The story of a Long Island spy ring that helped foil the British and win the American Revolution came alive on special tour last Saturday, as history found a home with a little help from costumes, actors and cooking.
The Three Village Historical Society, Tri-Spy Tours, the Long Island Museum and the Ward Melville Heritage Organization presented a self-guided tour of spots involved in the spy ring’s history as part of the fifth annual Culper Spy Day activities.
The festivities involved costumes, re-enactments, cooking and music as these spies who helped win independence were commemorated.
“The Three Village area is full of hidden intrigue and stories of how America's first spy ring came together secretly to provide General George Washington the information he needed to turn the tide of the American Revolution,” according to organizers.
On September 14th from 9 a.m. to 4 p.m., adult visitors who paid $25, ($5 for children age six to 12 and free for those younger and veterans) traveled back in time.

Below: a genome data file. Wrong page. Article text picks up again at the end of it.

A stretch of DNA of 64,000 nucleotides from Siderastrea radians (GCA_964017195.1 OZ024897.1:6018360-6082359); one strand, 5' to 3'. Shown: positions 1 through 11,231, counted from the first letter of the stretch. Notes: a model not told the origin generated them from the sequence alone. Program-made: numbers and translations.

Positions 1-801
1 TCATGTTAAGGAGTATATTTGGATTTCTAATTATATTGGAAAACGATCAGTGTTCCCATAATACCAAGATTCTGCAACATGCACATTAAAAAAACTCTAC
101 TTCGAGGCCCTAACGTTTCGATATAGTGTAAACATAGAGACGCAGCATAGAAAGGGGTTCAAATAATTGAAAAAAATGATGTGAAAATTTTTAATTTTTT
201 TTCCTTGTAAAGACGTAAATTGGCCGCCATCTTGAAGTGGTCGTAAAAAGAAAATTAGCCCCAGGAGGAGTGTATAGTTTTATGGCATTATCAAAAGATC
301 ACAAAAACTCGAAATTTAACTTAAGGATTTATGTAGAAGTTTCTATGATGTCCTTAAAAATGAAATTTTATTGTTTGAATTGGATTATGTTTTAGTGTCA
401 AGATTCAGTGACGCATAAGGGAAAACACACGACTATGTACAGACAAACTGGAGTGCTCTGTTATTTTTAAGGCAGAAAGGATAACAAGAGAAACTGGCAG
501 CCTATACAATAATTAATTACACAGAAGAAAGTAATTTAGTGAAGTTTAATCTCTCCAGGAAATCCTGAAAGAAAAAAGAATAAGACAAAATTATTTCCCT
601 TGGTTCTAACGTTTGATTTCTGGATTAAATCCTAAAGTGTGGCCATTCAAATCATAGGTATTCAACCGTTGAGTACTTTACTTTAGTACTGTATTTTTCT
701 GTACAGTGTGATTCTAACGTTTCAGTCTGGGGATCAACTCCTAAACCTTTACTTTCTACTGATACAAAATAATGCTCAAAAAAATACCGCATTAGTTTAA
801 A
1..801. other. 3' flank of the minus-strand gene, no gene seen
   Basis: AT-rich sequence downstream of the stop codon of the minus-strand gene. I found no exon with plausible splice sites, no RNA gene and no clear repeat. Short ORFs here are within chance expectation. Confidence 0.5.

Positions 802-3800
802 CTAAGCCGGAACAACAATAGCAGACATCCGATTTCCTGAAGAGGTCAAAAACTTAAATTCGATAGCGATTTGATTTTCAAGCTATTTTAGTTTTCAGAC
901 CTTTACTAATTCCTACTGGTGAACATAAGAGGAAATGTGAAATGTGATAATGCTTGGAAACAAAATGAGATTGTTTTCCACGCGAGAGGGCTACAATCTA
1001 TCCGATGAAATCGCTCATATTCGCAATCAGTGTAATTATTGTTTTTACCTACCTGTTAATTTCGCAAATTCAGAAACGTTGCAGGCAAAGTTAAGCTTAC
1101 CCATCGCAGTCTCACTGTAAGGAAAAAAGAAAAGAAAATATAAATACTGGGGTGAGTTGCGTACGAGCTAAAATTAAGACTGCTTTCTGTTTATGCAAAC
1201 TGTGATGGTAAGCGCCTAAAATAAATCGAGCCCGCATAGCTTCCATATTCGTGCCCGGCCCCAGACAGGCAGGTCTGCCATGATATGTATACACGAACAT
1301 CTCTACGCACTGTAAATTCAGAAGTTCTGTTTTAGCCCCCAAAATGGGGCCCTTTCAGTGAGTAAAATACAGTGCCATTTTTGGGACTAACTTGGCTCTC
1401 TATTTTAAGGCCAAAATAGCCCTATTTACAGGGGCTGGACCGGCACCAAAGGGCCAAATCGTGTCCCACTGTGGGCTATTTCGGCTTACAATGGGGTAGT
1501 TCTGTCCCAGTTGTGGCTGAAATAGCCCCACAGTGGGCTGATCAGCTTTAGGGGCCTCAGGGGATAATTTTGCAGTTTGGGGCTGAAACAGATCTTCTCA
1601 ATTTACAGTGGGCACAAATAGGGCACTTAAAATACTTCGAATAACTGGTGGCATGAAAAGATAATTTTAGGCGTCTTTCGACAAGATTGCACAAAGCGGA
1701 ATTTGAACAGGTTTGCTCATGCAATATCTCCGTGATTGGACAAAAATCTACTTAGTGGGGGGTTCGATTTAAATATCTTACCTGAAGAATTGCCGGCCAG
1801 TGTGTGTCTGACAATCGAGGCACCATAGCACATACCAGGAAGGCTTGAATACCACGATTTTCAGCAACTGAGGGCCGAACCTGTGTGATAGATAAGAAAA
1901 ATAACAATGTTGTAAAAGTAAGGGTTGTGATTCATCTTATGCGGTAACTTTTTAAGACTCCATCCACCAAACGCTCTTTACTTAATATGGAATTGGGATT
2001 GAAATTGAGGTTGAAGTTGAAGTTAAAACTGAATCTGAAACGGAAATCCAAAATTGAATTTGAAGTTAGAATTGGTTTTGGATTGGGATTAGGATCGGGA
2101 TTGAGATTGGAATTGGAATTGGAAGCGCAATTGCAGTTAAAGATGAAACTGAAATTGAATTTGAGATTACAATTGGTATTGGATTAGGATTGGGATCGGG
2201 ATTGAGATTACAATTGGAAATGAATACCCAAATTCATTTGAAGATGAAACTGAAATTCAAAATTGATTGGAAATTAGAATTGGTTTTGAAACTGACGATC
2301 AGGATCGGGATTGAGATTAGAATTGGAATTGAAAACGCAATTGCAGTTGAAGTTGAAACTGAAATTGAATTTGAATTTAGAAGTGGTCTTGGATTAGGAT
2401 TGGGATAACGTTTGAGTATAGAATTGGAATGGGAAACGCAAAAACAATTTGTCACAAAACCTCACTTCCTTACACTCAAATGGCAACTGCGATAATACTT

“Build your own revolutionary war story,” according to the group. "Travel throughout the Long Island Heritage Trail from location to location. Tour historic sites, take part in interactive activities, view battle re-enactments and enjoy spy-themed dining.”
Time travelers got a crash course in Long Island's most famous spy ring, including Anna Smith Strong’s clothesline and the role it played, viewed Revolutionary War encampments and toured Caroline Church of Brookhaven and Setauket Presbyterian Church.
“Take part in an invisible ink demonstration,” organizers say of a a means used to send messages secretly and, ideally, safely.
The effort to revive history, part of history groups' push to keep the past alive, included a blacksmith, colonial music, colonial food and cooking demonstrations and original Culper Spy Ring letters written by George Washington and on display at Stony Brook University.
“Meet Benjamin Tallmadge, Abraham Woodhull, Robert Townsend, Anna Smith Strong and Big Bill the Tory,” organizers said of names out of the pages of history for the event that included visits to the "historic Brewster and Thompson Houses in Setauket.”